When I co-founded the South Florida Hispanic Chamber of Commerce (SFLHCC) more than 20 years ago, our vision was large and our mission simple: to promote Hispanic businesses in South Florida and advocate on their behalf.
Since then, our organization has grown to include nearly 1,300 members. While our mission of promotion and advocacy remains, at times we take the lead on broader issues because of the impact on the greater business community and more importantly, because it is the right thing to do. One such issue the SFLHCC board of directors voted to support is the Florida Competitive Workforce Act.
As an organization working to enhance the environment in which our business members operate, it only makes sense that we support an initiative that bans discrimination and advances our state in a positive direction. Simply put, if Florida has a reputation for being a difficult place for some to work and live, businesses will suffer when the talent inevitably chooses to go elsewhere.
While news stories have covered a small sample of events where business owners chose not to serve LGBT customers, I would caution that the companies highlighted in these stories do not represent the greater population of small businesses. In fact, studies show a majority of local establishments support anti-discrimination laws that include LGBT people.
A national poll conducted in April 2015 found two out of three small business owners say businesses should not be able to deny goods or services to someone who is LGBT based on the owner’s religious beliefs. The poll also found eight in 10 entrepreneurs support a federal law to protect LGBT individuals against discrimination in public accommodations, such as restaurants, hotels and other businesses that are open to the public.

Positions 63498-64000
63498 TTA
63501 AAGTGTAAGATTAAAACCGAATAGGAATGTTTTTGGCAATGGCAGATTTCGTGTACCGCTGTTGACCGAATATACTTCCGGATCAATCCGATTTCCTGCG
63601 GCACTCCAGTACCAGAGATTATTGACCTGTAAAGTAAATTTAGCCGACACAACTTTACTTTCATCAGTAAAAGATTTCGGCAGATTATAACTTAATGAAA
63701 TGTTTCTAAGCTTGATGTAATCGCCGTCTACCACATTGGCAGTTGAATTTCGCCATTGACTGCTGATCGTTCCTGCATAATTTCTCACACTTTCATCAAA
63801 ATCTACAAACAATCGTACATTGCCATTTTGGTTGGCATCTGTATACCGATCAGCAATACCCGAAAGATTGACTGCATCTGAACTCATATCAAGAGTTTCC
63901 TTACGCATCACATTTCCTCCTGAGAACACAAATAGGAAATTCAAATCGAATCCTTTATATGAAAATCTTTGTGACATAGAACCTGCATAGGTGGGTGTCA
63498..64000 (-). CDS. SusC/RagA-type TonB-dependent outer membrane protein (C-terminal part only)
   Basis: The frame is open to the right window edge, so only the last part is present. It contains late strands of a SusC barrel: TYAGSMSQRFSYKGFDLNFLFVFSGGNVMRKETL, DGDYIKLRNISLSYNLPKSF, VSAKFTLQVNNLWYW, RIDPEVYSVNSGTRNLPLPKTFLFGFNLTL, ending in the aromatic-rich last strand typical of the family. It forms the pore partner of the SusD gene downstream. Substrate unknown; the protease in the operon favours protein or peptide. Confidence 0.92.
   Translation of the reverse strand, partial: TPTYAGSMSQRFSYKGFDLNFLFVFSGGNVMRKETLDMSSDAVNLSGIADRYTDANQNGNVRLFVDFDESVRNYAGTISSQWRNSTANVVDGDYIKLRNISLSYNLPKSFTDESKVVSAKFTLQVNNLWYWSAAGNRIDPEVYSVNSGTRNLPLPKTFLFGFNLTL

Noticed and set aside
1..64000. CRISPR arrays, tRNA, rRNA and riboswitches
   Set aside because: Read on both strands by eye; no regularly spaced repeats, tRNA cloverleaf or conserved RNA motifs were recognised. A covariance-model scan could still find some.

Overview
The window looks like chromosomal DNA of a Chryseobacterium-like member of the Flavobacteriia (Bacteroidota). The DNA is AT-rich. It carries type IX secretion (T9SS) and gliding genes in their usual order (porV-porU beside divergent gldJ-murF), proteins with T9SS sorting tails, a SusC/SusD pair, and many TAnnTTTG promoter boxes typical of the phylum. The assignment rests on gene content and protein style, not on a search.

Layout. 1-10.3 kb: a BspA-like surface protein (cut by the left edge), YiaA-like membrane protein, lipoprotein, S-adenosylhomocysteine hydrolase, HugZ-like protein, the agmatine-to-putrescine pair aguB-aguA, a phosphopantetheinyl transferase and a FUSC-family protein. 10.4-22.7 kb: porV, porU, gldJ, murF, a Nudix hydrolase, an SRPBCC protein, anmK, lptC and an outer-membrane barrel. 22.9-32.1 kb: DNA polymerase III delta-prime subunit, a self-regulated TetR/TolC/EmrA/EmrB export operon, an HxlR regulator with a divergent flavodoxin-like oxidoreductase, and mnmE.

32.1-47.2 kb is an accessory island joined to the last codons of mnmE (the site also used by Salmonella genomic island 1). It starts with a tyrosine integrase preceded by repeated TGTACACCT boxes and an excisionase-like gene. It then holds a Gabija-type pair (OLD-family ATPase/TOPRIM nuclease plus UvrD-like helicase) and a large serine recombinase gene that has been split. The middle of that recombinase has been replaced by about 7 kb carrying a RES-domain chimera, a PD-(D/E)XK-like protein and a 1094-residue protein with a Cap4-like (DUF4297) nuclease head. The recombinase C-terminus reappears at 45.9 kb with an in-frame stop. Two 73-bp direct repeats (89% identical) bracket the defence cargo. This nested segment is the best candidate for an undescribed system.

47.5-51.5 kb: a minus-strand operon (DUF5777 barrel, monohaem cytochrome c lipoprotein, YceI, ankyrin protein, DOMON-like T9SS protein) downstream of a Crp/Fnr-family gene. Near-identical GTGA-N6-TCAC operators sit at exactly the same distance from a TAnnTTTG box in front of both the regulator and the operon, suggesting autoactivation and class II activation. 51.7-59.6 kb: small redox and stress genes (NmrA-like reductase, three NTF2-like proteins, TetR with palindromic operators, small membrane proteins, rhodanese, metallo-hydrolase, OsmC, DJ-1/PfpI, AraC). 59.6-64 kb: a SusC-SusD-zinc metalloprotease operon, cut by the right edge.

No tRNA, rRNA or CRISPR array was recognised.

In March 2015, another study found that discrimination against LGBT employees in Florida is costing employers more than $360 million a year. The study also reported that executives recognize that millennials, the largest age demographic in the U.S. labor force, value diversity and inclusion in the workplace.
Understanding the effect that inclusive policies and work environments have on recruiting the best and the brightest, it should come as no surprise that nine out of 10 Fortune 500 companies ban discrimination based on sexual orientation, and three out of four include gender identity in their anti-discrimination policies.
That is why SFLHCC joined Florida Businesses for a Competitive Workforce, a coalition of 36 major Florida employers backing House Bill 45 by Rep. Holly Raschein, R-Key Largo, and Senate Bill 120 by Sen. Joseph Abruzzo, D-Boynton Beach. The bipartisan legislation, known as the Competitive Workforce Act, seeks to add protections for LGBT people to the state’s existing anti-discrimination law. In addition to nine Fortune 500 companies, the coalition includes a number of pro-business organizations and entities, including AmericanAirlines Arena, Akerman, Bilzin Sumberg, Carnival Corporation, Chamber SOUTH, Coconut Grove Business Improvement District, Coral Gables Chamber, Florida Realtors®, Florida Restaurant and Lodging Association, Greater Miami and the Beaches Hotel Association and Miami Heat.
Business owners are not the only ones who believe we need to update the law. A new poll of 600 likely voters in Florida found that 68 percent of voters support legislation that would add sexual orientation and gender identity to Florida’s non-discrimination law.
The time has come for state lawmakers to modernize the Florida Civil Rights Act of 1992 and make Florida a place where everyone feels welcome. Let’s make Florida a welcoming place for everyone.
If you believe passing the Competitive Workforce Act will benefit the state’s economy and you think it is the right thing to do, please contact your local lawmakers and tell them to pass HB 45 and SB 120. Another easy way to demonstrate your support is to sign a petition at FlCompetitiveWorkforce.com
Liliam M. López co-founded the South Florida Hispanic Chamber of Commerce in 1994 and the South Florida Hispanic Chamber of Commerce Foundation and serves as president/CEO of both organizations.